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When life gives you a second chance, make sure that you use it to the fullest. Stuart Pearce went to on to do the same in Euro 1996. Post-1966, knockout games which included England at major tournaments were pretty much defined by penalty shootouts, and perhaps no other footballer can sum it up better than Pearce.

As an English footballer, nobody was able to go through both the anguish and the delight of attempting to beat the goalkeeper from the penalty with the weight of expectation of a whole nation lying on your shoulders better than Pearce.


pearce-celebratingPearce celebrating after scoring the penalty. (Image Courtesy: Planet Football / Website)

With Euro 2020 around the corner, what better time to revisit this iconic moment which is cherished as one of English football’s unforgettable moments.



English fans during the late 1980’s don’t need any reminding of the 1990 FIFA World Cup, held in Italy. After sneaking through the group stages, knockout victories over Belgium and Cameroon set the stage for a mouth-watering semi-final tie with West Germany. The game finished 1-1 after extra time and penalties came upon in which England missed two penalties to crash out of the competition.



Chris Waddle missed the final penalty in what would be his last tournament appearance for England. For Stuart Pearce though, the other player to have missed a penalty (Pearce’s miss can be found at 3:43), his international career was just three years old, and it took him six years to redeem himself from the horror show in Italy.

After England failed to qualify for the World Cup in 1994, Pearce lost his spot as the starting left-back as new manager Terry Venables preferred Graeme Le Saux in his starting eleven. But when Le Saux broke his leg, Venables called upon Pearce to fill the void spot in the team.

And similar to Italia ’90, The Three Lions reached the knockout stage where they met Spain. A goalless affair at Wembley set the stage for a penalty shootout and the entire country held its breath, desperate for history not to repeat itself.



In the penalty shootout against Spain, Alan Shearer and David Platt scored their spot-kicks and Psycho (Pearce’s nickname) stepped up, looking to make amends after his World Cup heartbreak. This time around, the 34-year-old, drilled the ball low past the keeper’s extended arm, and his passionate release of emotion in celebration in front a packed Wembley has become one of English football’s most iconic images.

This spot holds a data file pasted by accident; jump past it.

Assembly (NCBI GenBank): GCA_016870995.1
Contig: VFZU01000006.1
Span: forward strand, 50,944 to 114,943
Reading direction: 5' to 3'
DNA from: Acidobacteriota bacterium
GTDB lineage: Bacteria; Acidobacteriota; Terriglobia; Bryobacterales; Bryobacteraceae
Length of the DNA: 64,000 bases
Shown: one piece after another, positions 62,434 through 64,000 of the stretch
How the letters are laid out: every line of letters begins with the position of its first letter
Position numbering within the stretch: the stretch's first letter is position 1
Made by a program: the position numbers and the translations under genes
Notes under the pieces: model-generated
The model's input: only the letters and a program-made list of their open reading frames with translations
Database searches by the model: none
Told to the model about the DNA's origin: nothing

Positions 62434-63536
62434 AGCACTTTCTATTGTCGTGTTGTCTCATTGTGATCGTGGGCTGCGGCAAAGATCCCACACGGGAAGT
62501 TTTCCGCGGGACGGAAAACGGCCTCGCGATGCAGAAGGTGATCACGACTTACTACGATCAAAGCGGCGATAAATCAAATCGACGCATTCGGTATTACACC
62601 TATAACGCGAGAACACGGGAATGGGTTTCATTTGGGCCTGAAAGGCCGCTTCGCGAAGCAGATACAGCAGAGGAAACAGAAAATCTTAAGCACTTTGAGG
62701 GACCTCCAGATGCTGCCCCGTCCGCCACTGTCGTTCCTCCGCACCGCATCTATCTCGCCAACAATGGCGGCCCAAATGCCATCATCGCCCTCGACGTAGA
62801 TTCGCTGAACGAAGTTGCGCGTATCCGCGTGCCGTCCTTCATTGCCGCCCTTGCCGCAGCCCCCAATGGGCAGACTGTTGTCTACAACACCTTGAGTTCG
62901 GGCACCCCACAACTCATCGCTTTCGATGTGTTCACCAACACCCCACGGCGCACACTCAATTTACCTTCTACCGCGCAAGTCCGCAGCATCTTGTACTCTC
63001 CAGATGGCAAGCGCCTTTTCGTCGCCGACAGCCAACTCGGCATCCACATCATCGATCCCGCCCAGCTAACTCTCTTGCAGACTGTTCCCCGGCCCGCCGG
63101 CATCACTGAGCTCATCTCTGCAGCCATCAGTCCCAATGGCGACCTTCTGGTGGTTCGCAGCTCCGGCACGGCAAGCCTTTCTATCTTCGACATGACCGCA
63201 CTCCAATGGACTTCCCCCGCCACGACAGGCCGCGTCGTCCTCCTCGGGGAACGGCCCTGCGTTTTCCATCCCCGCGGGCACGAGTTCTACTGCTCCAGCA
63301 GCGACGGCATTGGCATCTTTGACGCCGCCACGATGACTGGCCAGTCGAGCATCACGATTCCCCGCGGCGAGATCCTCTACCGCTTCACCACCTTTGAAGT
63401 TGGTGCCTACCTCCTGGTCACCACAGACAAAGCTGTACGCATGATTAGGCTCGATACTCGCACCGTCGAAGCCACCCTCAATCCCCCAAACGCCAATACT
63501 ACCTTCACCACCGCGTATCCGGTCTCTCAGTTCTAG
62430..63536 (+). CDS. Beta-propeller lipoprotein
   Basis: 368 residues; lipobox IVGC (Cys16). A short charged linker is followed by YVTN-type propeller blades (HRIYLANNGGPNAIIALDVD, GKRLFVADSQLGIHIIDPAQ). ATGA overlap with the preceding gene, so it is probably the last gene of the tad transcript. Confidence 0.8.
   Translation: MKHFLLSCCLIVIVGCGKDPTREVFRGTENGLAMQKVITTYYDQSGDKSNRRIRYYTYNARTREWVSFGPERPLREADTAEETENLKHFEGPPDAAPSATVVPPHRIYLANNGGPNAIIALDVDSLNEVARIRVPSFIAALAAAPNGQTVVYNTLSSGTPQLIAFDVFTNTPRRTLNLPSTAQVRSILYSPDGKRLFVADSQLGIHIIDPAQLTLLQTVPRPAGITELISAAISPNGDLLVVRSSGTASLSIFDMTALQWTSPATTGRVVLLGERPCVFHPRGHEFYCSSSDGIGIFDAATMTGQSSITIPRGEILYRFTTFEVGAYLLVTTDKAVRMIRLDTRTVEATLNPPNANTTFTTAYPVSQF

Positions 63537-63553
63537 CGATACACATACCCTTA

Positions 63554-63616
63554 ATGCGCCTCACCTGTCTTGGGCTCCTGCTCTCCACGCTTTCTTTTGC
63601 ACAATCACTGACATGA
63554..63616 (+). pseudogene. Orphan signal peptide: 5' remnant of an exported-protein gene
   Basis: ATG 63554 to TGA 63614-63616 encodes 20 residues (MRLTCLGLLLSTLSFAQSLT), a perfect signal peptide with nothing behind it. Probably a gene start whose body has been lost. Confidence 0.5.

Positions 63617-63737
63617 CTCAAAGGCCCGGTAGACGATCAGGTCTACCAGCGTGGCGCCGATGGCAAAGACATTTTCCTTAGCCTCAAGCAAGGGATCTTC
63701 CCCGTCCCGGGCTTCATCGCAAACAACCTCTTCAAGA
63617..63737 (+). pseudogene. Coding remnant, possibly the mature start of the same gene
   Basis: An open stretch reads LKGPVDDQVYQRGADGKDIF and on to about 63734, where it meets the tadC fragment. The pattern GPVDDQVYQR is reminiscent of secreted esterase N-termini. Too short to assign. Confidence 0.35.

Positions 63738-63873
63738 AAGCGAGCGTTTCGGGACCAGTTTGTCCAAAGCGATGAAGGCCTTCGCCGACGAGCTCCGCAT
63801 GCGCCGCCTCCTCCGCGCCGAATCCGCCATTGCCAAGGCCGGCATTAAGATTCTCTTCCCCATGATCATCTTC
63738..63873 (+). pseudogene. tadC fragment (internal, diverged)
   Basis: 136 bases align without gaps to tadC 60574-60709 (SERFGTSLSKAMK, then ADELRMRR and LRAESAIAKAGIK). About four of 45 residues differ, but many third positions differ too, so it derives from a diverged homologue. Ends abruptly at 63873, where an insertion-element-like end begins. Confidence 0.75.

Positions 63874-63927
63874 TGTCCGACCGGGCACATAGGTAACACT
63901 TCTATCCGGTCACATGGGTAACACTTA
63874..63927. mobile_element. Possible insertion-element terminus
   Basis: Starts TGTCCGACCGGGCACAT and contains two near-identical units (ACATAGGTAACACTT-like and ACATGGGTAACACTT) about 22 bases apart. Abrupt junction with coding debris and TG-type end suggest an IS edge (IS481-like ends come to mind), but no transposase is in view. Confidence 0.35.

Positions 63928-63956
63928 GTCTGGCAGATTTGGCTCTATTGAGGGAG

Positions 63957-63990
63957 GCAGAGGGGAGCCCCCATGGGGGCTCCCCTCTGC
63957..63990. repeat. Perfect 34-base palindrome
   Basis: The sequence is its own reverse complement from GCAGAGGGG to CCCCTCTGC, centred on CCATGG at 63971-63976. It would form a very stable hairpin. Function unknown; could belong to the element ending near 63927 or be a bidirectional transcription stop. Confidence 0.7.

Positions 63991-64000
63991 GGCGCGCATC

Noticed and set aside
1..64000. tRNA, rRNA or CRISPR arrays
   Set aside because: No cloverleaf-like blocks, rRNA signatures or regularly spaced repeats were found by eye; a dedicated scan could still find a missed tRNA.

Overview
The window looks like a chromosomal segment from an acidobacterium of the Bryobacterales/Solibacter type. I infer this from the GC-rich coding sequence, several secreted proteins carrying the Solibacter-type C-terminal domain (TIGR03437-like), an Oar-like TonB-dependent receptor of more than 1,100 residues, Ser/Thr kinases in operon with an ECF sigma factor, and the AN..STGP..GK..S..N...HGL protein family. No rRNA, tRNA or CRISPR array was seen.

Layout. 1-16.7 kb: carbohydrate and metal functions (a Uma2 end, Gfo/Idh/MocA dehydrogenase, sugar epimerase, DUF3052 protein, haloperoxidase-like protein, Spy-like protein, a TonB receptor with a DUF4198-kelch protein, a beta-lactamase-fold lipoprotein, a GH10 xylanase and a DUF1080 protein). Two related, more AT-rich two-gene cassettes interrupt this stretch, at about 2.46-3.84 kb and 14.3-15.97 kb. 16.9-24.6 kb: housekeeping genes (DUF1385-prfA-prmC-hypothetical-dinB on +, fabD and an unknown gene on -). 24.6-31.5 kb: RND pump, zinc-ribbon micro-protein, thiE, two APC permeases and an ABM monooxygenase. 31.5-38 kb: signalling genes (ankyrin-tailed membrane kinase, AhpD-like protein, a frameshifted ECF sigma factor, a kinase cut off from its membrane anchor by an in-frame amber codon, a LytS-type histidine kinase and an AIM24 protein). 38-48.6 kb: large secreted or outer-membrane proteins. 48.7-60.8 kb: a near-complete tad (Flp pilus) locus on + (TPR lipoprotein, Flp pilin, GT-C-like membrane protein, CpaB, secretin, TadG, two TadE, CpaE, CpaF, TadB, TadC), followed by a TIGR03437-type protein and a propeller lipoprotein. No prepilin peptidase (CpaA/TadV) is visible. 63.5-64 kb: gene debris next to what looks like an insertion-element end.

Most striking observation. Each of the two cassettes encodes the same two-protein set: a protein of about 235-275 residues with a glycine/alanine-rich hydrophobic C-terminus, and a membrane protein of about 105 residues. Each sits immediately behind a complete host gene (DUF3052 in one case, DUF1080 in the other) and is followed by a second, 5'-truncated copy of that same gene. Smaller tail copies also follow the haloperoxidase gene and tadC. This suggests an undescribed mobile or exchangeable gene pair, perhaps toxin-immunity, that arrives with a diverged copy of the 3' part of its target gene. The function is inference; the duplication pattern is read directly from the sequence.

England went on to win the shootout to set up another semi-final and another round of penalties with Germany which they eventually lost after present England manager Gareth Southgate missed his penalty, Pearce scored again to put the past behind him.

When asked about the 1990 incident, Pearce said: “My world collapsed.”

Speaking to Goal, Pearce added, “I had been taking penalties for as long as I could remember, but now I’d missed the most important penalty of my life. It was my fault that England were not in the World Cup Final.”

He also said, “I look back and view [Italia 90] with greater good than bad,” “Missing the penalty gave me probably the greatest lesson of my career. It probably inspired me in many ways.”

Alongside the Italia incident, Pearce also shared on how Terry Venables was shocked when he put his hand to take the penalty.


venables-pearceVenables talking to Alan Shearer. (Image Courtesy: Football Whispers / Website)


“We got to the end of extra-time, we all come together in the centre circle and I went over to Terry and I thought, ‘If I leave this to chance he’s not going to pick me to take a penalty because of my history.’ I just said to him, ‘I’ll take the third penalty.’

“He looked at me and went, ‘Are you f****** sure?!’ “I went, Yeah, I think I am. I was before you said that!

‘What choice have I got? I’ve got to take a penalty because I’m one of the better penalty takers, so get on with it!’

Pearce went from zero to hero with his spot-kick against Spain even if England were to crash out soon after. A brief moment of redemption, a story for the ages.

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